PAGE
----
[Stackless] Invitation to Present at PyCon 2007
tismer at stackless.com
Wed Nov 1 01:03:26 CET 2006
Jeff Rush wrote:
> Christian Tismer wrote:
>> At the same time, I would like to talk about the recent development,
>> the changes in general thinking and how they influenced the
>> reimplementation of Stackless in PyPy.
>> I have no clue at which conference to put such a talk, if not
>> at PyCon?
>> about to finish a proposal unless you say "forget it" - chris
> No, please proceed with your talk submission Chris. Your talks are always
> interesting. It still fits into PyCon, along the line of the various "State
> Of" talks we run -- State of Python, State of Zope, and of course State of
> Stackless. ;-)
Ok thank you so much.
This is roughly what I think it should be, although
this might change a bit since I'm still recovering,
and there might be some yet unexplored memories.
Right now, my idea goes like this:
As a surprise for people who think they know Stackless,
we present the new Stackless implementation For PyPy,
which has led to a significant amount of new insight
about parallel programming and its possible implementations.
We will isolate the known Stackless as a special case of
a general concept.
This is a Stackless, not a PyPy talk. But the insights presented
here would not exist without PyPy's existance.
Stackless has been around for a long time now. After several
versions with different goals in mind, the basic concepts of
channels and tasklets turned out to be useful abstractions,
and since many versions, Stackless is only ported from version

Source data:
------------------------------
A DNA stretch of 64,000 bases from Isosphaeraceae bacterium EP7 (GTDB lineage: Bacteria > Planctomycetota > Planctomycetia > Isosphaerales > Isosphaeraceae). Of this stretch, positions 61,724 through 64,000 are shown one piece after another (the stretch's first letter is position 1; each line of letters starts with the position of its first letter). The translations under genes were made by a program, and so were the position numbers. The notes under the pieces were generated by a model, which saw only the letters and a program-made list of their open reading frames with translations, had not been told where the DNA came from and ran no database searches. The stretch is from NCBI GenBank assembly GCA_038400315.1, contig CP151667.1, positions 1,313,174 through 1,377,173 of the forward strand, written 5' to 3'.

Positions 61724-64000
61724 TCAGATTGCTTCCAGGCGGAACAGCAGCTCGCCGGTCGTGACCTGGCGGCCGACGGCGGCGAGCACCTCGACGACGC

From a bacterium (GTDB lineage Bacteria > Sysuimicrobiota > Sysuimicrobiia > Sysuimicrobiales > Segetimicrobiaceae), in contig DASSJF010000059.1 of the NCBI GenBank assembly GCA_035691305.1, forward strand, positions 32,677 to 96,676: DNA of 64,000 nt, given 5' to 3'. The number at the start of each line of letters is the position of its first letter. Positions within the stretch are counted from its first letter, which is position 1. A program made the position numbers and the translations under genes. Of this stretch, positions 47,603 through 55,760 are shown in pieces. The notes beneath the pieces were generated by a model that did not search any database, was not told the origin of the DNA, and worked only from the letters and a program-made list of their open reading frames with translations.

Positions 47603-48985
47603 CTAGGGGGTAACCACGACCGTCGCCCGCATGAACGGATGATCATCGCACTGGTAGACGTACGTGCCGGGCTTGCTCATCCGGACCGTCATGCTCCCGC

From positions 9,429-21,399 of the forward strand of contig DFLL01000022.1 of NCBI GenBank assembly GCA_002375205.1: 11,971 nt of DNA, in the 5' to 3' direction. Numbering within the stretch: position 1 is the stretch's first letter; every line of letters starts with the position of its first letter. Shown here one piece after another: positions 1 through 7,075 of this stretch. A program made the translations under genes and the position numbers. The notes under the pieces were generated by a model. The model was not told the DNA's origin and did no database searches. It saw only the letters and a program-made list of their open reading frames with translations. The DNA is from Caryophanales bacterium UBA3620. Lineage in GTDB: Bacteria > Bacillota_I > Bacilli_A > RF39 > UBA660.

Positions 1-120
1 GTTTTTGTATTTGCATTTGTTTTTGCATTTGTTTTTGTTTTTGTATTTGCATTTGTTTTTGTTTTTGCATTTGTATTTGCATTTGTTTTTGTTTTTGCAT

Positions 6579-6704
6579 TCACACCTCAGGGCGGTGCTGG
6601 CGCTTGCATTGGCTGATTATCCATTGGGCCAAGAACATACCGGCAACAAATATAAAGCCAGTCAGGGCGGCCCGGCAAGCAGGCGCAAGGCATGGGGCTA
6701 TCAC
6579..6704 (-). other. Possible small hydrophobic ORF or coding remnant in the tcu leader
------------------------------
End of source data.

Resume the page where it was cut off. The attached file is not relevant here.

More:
to version, without fundamental changes to the principles.
As some spin-off, Armin Rigo invented Greenlets at a Stackless
sprint. They are some kind of coroutines and a bit of special
semantics. The major benefit is that Greenlets can run on
In parallel to that, the PyPy project is in its fourth year
now, and one of its goals was Stackless integration as an option.
And of course, Stackless has been integrated into PyPy in a very
nice and elegant way, much nicer than expected. During the design
of the Stackless extension to PyPy, it turned out, that tasklets,
greenlets and coroutines are not that different in principle,
and it was possible to base all known parallel paradigms on
one simple coroutine layout, which is as minimalistic as possible.
It is a side effect of PyPy's simplicity, that even led to a
pretty new concept for Stackless, that allows all the different
switching paradigms to co-exist without interference. Users
could go further and implement their own concurrency model,
and it would neither interfere with others nor cost performance.
Today's Stackless can be seen as a special case of the more general
implementation given for PyPy. This implementation can also be taken
as a reference about how Stackless is meant to be implemented.
This reference implementation is completely written in Python.
The talk will try to isolate the crucial design decisions in
Stackless from implementation details. The reduced concepts
are together the essentials of Stackless.
I have to say that I'm not too fond of this; it sounds a
bit like a homily than the technica, report it should be.
Well its my first English text since May. I'm putting it
as-is, just to have something, to be enhanced.
cheers - chris
Christian Tismer :^) <mailto:tismer at stackless.com>
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